Facebook Inc.’s independent oversight board said on Tuesday that it has an initial six cases that could serve as a basis to removing certain pieces of content from its platforms, which signals the start of a possible crackdown on offensive content in Facebook itself.
The board, which Facebook created in response to criticism of its handling of problematic content, said it had received 20,000 cases since it opened its doors in October.
Three of the six cases involved content that Facebook removed for breaking hate speech rules.
An Oversight Board spokesman said hate speech cases had been “the most significant proportion” of appeals received.
“Hate speech is an especially difficult area,” Jamal Greene, one of the board’s co-chairs and a professor at Columbia Law School, said in an interview with Reuters news agency. “It’s not that easy … for an algorithm to get the context of” such speech.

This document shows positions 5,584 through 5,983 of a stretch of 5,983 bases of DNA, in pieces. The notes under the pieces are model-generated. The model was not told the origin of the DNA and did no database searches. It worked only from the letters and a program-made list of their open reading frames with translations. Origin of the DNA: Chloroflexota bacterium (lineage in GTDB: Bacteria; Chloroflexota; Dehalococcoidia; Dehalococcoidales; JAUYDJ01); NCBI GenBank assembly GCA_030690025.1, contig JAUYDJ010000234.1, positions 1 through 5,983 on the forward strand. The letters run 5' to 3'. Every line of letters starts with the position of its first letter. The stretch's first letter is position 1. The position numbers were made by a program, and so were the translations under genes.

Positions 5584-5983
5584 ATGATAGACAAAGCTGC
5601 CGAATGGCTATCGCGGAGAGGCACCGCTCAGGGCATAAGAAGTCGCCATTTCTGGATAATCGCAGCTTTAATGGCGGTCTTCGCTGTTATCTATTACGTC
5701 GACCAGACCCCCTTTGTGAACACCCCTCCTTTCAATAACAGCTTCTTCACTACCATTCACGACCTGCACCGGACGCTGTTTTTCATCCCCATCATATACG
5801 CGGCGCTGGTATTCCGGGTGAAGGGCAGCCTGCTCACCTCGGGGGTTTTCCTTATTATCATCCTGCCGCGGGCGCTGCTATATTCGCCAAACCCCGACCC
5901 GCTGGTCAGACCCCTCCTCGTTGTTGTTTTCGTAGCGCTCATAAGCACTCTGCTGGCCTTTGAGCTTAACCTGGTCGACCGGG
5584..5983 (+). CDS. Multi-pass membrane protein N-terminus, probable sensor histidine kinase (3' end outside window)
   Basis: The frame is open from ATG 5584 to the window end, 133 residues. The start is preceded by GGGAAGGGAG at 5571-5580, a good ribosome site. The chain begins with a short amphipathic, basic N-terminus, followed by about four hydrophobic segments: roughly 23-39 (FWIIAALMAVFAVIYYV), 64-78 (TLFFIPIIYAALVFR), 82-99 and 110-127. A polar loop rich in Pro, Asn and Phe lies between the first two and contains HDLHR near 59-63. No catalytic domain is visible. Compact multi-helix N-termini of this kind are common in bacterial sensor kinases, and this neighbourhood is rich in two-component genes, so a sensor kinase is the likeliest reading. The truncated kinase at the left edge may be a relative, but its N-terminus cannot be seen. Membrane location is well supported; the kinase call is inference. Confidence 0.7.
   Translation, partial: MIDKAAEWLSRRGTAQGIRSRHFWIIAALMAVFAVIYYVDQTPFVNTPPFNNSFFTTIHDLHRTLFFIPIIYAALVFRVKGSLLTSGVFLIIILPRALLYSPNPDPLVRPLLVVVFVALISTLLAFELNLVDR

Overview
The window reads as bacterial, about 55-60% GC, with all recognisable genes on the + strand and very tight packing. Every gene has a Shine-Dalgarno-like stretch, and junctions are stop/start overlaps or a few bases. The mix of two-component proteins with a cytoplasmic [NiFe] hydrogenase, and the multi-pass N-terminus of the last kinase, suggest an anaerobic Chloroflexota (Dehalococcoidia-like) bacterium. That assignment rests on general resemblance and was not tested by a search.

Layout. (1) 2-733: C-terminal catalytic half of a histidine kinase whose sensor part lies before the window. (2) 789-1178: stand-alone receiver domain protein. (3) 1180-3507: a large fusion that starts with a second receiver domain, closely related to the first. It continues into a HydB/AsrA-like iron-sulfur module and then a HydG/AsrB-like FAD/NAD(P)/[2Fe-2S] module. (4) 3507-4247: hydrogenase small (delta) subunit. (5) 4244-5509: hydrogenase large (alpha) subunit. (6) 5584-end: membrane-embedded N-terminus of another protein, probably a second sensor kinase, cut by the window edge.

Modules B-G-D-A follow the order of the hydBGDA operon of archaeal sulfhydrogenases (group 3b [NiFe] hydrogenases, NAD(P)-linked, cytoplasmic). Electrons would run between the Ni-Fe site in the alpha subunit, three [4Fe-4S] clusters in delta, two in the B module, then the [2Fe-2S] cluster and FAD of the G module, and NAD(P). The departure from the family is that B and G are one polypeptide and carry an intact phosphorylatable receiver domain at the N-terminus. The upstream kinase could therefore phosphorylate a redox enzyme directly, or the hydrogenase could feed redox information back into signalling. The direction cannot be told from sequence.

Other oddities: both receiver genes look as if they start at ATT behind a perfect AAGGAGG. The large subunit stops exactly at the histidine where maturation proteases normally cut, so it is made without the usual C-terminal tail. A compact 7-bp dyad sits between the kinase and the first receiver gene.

In November, Facebook for the first time disclosed numbers on the prevalence of hate speech on the platform, saying that of every 10,000 content views in the third quarter, 10 to 11 included hate speech.
The board’s other chosen cases involved content removed from Facebook or Instagram for violating rules on adult nudity, dangerous individuals and organizations, and violence and incitement. SOVEREIGNPH